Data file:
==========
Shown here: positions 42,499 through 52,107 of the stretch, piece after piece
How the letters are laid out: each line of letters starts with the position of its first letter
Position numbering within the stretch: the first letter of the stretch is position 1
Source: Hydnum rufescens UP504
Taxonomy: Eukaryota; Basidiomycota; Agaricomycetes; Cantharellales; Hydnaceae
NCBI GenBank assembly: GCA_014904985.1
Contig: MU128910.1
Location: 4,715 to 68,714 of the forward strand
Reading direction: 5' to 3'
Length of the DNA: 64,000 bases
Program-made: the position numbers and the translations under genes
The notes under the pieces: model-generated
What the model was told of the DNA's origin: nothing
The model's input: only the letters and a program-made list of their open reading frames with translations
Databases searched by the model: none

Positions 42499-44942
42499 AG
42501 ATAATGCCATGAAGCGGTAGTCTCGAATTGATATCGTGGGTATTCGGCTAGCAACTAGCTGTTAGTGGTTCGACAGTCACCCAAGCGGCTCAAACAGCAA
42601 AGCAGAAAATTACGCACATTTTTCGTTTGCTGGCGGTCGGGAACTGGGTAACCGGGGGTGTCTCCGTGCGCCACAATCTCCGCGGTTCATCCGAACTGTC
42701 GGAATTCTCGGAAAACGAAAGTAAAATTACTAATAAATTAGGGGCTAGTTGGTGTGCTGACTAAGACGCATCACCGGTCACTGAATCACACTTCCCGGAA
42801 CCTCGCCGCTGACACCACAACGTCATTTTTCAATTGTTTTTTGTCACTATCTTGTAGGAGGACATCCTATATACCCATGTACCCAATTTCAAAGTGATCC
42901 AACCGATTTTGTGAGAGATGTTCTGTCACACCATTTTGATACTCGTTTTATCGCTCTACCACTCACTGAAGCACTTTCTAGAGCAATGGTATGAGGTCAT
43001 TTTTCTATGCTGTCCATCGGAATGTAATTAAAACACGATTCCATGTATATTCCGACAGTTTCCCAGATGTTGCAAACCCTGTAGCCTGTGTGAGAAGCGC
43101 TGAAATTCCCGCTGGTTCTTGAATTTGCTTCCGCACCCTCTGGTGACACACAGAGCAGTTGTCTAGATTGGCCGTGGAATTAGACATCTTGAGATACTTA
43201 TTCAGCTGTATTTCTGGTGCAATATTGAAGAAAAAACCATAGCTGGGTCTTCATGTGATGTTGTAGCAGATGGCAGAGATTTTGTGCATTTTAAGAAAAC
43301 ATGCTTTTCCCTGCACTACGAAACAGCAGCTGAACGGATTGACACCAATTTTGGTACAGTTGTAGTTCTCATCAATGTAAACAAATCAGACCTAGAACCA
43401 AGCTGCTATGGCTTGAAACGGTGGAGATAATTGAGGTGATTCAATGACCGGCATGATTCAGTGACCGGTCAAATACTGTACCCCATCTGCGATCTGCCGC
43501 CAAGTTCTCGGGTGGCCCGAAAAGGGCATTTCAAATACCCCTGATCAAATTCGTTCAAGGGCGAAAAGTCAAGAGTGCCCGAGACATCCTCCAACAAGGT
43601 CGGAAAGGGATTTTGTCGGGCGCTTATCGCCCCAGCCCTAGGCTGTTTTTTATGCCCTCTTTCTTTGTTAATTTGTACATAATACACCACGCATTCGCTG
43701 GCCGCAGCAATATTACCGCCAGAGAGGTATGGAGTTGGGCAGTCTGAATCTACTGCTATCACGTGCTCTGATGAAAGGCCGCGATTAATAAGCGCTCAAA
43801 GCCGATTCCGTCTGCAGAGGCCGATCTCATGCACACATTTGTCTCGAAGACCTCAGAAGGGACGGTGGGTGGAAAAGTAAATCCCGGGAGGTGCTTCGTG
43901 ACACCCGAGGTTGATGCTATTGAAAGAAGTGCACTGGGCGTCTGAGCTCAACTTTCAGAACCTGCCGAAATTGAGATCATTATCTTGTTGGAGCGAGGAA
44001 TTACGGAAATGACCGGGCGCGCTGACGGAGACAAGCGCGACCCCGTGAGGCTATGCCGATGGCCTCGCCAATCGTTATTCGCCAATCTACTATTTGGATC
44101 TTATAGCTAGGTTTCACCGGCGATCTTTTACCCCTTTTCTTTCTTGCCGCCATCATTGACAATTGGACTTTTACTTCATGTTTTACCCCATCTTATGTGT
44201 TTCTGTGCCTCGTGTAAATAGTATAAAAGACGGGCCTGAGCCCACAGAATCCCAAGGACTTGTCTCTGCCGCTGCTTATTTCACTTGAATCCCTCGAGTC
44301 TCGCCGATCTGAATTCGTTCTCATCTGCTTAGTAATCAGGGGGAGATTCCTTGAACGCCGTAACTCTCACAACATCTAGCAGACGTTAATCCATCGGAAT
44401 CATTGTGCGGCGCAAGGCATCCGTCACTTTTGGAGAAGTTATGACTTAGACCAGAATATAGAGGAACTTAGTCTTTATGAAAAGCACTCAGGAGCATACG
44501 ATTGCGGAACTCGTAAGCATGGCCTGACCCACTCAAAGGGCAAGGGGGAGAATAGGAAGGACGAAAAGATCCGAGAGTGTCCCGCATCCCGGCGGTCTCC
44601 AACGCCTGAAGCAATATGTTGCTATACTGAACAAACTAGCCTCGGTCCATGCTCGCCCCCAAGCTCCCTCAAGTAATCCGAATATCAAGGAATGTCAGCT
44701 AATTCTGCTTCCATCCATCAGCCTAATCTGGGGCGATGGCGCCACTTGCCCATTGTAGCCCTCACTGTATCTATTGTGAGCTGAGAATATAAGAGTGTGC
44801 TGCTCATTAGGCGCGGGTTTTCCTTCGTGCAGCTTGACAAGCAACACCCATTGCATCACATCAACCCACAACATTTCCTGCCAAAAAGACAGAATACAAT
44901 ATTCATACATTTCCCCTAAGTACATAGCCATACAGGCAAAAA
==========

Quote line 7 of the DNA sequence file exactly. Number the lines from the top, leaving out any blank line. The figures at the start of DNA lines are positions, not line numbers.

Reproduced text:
Contig: MU128910.1